Red Sea disruptions expected through Q2

Drewry expects Red Sea crisis to wreak less harm than the pandemic

Drewry has predicted that the damage caused by the Red Sea crisis will be less severe in the long term compared to the impact of the COVID-19 pandemic.

In its recent ‘Container Market Outlook’ webinar held on 30 January, the company disclosed a 74 per cent year-on-year decrease in Suez Canal transit after three weeks into 2024.

Due to the ongoing Red Sea crisis, the firm noted that Cape of Good Hope transits increased by 218 per cent. The crisis led to very few containerships passing through Suez Canal, resulting in its revenues being down by 40 per cent.

According to the marine consultancy, the crisis will reduce the expected rise in effective capacity this year by approximately 4 percentage points.

Spot rates are reportedly up more than 250 per cent on the routes from Asia to Europe/Mediterranean after major carriers declared their decision to skip the Suez Canal.

Overall, the Red Sea shipping attacks had a significant influence on the marine sector, including routing, capacity, pricing, and surcharges.

Drewry observed that the Cape of Good Hope detour is causing shipper delays and supply chain challenges, in addition to the current capacity constraints at the Panama Canal.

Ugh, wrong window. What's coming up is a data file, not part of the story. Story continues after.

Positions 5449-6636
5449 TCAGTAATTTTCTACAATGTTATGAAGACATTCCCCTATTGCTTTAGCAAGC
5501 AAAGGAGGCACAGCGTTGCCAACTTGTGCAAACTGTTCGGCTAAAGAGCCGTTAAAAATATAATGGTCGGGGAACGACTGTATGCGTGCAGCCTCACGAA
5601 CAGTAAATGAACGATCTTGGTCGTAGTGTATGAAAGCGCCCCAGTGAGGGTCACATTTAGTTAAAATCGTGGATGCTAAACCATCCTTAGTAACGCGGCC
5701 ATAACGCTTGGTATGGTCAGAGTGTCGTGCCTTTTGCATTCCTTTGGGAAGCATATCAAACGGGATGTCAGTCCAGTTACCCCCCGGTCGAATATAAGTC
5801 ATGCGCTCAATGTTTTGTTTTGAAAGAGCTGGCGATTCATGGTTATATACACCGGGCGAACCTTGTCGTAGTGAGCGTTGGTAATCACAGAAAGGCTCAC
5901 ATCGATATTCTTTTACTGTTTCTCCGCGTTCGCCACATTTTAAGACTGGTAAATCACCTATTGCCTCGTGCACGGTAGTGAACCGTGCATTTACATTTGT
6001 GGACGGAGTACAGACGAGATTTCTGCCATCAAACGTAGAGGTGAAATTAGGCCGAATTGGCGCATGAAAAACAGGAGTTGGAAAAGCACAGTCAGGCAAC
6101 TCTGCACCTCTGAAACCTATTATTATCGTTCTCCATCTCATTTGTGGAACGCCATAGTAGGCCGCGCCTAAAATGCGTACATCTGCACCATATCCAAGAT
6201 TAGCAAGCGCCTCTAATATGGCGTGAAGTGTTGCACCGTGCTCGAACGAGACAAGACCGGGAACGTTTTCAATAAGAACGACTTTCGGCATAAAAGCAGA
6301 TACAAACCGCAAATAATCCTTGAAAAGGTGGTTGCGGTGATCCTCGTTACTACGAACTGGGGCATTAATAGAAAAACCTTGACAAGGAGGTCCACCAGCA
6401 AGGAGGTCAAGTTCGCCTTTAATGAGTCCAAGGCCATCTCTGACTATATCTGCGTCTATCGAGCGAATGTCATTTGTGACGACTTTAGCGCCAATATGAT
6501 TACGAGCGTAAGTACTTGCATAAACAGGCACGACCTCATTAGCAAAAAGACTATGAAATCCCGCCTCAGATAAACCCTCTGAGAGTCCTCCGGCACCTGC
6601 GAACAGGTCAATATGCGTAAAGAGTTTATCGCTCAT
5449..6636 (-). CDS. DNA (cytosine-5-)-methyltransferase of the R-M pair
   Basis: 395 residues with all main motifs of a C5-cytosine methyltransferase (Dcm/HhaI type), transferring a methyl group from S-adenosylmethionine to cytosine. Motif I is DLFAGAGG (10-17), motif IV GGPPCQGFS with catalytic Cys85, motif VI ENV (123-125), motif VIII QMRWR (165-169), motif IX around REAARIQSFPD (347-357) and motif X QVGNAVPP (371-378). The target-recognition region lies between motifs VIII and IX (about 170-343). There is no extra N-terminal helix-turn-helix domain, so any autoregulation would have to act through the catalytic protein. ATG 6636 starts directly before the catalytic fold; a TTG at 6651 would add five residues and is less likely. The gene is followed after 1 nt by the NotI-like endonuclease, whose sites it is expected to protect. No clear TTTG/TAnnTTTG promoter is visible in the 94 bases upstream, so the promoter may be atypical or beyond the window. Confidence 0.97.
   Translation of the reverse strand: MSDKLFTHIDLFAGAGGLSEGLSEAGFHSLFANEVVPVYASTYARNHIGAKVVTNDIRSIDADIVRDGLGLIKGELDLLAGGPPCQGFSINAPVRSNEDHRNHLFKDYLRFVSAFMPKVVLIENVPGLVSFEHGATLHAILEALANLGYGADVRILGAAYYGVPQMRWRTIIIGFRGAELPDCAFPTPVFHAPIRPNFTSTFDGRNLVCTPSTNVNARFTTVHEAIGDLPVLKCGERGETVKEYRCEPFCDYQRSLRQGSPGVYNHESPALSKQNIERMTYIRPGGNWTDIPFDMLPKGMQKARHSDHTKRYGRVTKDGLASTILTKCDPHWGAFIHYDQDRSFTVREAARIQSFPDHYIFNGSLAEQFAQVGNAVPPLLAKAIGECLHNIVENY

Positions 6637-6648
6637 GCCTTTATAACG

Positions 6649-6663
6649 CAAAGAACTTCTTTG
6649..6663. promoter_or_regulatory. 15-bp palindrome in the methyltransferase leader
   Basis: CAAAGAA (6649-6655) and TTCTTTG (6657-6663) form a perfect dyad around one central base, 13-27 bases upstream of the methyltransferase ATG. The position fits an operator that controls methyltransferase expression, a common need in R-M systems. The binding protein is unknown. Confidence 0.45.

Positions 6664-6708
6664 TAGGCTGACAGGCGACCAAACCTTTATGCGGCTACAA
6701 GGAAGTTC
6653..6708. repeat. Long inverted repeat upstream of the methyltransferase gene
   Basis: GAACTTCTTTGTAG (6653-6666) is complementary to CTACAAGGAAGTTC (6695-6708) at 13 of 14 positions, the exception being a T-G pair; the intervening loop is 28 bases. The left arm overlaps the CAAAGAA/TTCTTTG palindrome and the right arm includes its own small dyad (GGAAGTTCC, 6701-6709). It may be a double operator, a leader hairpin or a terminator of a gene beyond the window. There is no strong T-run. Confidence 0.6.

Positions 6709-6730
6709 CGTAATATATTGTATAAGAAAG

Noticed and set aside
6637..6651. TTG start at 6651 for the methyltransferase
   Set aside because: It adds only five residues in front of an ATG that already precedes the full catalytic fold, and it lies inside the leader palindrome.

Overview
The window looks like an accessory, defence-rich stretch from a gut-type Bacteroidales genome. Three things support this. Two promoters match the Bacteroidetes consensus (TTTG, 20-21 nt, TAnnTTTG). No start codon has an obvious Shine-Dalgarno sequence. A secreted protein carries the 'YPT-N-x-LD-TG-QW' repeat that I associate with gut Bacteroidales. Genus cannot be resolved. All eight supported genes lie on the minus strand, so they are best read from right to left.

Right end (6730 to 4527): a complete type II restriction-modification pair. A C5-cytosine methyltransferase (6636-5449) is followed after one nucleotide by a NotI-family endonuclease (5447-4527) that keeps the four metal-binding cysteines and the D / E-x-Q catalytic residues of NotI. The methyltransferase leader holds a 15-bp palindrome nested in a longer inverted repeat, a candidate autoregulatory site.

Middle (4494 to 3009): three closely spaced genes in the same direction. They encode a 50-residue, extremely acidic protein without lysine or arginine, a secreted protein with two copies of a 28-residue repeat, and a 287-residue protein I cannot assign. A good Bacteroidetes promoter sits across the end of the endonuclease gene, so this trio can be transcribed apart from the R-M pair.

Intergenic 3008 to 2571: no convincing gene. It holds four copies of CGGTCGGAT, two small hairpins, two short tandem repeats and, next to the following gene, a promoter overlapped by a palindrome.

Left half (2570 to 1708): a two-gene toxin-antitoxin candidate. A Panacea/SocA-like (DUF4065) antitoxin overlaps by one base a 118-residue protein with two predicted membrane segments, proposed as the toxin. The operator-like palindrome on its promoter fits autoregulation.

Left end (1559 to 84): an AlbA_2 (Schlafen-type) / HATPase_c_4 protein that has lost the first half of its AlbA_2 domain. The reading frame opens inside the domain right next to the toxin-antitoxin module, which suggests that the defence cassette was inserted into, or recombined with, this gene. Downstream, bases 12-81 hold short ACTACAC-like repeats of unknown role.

The firm also noted that the best case transit times of 40 days are set to become the norm, with indications that spot rates from Asia are softening after the recent bounce.

If the Suez Canal diversions continue until the end of Q2, Drewry still forecasts average East-West rates to fall by more than 10 per cent in 2024 (compared to 2023).

READ: Red Sea weighs on Hapag-Lloyd 2023 earnings

Simon Heaney, Senior Manager, Container Research at Drewry, said: “The Red Sea is disruptive but not as painful as the damage caused by the COVID-19 pandemic.”

Phillip Damas, Managing Director and Head of Supply Chain Advisors at Drewry, added: “We expect the intensity of the crisis to reduce in March/April onwards.”

This month, Sea-Intelligence predicted that marine companies’ CO2 emissions would rise as a result of the Red Sea crisis.

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